A Texas woman who was kidnapped as a baby more than 50 years ago has been reunited with her family members thanks to a home DNA testing kit.
Melissa Highsmith was just 22 months old when a babysitter allegedly kidnapped her from her parents’ Fort Worth apartment in August 1971, according to NBC Dallas-Fort Worth.
Highsmith's mother, Alta Apantenco, who was working as a waitress at the time, placed an ad in a local newspaper in order to find child care for her daughter. After a woman answered the ad, Apantenco hired her without meeting her first. The woman allegedly took Apantenco's daughter and never returned.
Apantenco, her husband, Jeffrie Highsmith, and her family members spent the next five decades searching for the missing child, even turning to social media in the digital age by creating a Facebook page called “Finding Melissa.”
All the while, the grieving mother faced accusations from local law enforcement who suspected her of murdering her missing daughter, family members told NBC Dallas-Forth Worth.
After a recommendation from a genealogist, the family decided to use the home DNA testing kits Ancestry and 23andMe in an effort to track down Highsmith. The idea worked: A promising DNA match turned up on 23andMe.
Melissa Highsmith's sister Victoria Highsmith told NBC Dallas-Fort Worth that the DNA matched samples from Melissa Highsmith’s children. Her parents then provided their own DNA samples.
Within three weeks, the Highsmiths were reunited with their long-lost daughter, now 53.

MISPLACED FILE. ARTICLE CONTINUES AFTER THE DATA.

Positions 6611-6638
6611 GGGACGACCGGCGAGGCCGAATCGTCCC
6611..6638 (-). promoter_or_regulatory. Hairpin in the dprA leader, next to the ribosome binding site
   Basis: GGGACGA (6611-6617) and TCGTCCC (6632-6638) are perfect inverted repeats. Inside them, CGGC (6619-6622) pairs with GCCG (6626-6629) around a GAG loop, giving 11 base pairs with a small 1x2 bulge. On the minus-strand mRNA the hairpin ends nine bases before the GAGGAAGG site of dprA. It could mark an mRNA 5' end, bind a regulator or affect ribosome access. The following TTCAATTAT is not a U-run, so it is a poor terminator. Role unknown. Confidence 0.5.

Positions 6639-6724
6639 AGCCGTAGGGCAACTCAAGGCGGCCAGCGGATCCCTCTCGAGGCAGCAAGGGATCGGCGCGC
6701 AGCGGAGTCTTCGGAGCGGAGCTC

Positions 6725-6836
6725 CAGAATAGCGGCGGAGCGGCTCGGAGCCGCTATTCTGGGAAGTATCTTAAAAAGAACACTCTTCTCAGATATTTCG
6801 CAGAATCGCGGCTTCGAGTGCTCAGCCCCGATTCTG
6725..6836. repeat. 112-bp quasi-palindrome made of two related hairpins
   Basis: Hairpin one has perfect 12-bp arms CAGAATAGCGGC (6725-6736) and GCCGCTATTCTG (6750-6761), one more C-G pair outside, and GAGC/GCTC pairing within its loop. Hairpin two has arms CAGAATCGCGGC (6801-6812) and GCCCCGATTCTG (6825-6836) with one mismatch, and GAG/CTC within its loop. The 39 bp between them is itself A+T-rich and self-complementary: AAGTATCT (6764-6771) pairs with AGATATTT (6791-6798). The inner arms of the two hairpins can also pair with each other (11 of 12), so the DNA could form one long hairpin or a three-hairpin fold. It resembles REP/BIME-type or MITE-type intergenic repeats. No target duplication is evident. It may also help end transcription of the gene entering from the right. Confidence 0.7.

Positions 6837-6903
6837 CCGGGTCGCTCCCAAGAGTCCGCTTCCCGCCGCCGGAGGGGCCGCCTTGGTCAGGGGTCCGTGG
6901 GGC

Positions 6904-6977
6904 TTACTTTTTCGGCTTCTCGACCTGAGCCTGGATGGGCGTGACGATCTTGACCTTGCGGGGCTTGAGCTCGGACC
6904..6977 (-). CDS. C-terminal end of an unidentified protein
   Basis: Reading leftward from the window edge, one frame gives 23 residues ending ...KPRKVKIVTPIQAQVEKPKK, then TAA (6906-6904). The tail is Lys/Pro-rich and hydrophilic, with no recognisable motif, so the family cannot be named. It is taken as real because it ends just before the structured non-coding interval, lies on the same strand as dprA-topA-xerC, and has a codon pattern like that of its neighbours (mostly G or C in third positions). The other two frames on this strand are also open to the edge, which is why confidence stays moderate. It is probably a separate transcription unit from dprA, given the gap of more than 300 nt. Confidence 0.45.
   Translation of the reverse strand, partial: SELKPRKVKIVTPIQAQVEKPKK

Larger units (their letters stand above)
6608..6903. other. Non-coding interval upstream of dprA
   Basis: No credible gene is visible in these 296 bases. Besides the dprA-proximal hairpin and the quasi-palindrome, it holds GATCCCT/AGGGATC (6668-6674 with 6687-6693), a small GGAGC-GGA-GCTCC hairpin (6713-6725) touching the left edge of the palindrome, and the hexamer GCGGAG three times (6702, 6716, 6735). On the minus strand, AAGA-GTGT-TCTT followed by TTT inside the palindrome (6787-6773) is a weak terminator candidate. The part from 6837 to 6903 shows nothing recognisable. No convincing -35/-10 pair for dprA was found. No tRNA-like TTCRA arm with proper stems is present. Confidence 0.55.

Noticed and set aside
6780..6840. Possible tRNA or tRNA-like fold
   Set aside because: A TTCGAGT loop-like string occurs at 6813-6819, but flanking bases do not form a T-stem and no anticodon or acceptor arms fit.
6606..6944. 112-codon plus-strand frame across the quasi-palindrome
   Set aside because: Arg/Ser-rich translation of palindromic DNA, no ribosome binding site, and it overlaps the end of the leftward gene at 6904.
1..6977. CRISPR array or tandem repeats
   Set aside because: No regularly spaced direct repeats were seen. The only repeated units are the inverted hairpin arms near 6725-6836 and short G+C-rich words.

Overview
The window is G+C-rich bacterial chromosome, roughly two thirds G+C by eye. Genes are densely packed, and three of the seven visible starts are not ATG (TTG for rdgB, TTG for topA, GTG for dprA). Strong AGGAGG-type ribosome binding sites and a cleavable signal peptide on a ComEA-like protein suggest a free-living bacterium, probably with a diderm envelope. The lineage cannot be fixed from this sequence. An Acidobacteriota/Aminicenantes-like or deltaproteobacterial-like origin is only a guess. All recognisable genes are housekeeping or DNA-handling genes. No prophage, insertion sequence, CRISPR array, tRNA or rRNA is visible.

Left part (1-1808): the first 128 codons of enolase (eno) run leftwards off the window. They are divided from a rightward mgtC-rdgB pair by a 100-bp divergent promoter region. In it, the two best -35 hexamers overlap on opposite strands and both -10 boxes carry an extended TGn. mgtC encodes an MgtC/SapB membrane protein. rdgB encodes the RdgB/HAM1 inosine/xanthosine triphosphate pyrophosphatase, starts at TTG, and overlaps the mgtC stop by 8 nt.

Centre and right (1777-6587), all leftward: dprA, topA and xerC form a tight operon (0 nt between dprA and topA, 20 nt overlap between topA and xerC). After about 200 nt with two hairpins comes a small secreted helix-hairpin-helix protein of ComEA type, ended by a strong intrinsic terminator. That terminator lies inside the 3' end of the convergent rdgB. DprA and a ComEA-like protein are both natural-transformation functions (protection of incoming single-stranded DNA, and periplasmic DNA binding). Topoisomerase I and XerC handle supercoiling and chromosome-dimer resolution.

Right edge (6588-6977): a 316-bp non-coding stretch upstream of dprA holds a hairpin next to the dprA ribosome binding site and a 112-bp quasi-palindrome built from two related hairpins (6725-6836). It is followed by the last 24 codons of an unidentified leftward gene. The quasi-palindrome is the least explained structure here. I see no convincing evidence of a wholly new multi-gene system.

“It was like, ‘Boom, boom, boom,’ we found her,” Victoria Highsmith said.
“I couldn’t stop crying. I was overjoyed and I’m still walking around in a fog trying to comprehend that my sister is right in front of me and that we found her,” she added. “It’s a Christmas miracle! It’s amazing meeting her. It was like looking into myself; she looks like me, like us. She’s overjoyed to be in our lives.”
On Nov. 27, family members shared a jubilant post about the reunion on the Facebook page, which has since been renamed "We Found Melissa." The post included several photos of Melissa Highsmith hugging her parents and other loved ones.
“Our finding Melissa was purely because of DNA, not because of any police / FBI involvement, podcast involvement, or even our family’s own private investigations or speculations,” the family said in the post. “DNA WINS THIS SEARCH!”
According to NBC Dallas-Fort Worth, Melissa Highsmith, who grew up believing her name was Melanie, lived most of her life in Fort Worth and had no idea she had been kidnapped.
A spokesperson for 23andMe told NBC News that the company had never heard of an account like this one.
“There are really no words to describe how incredible this story is. We are so grateful Melissa and her family were able to reunite after such a long period of time, and we wish them all the best in getting to know one another,” the spokesperson said.
The Fort Worth Police Department did not provide details about the case to NBC News but stated that officers were “overjoyed to hear about how the Highsmith’s use of 23andme led them to Melissa.”
“The Fort Worth Police Department will be conducting official DNA testing to confirm Melissa’s identity, and the department will provide an update once the official results have come in,” a spokesperson said in an emailed statement on Nov. 29.
The statement noted that no arrests can be made in Melissa Highsmith's case because the criminal statute of limitations expired 20 years after her 18th birthday. However, investigators are still working to uncover all available information related to the kidnapping.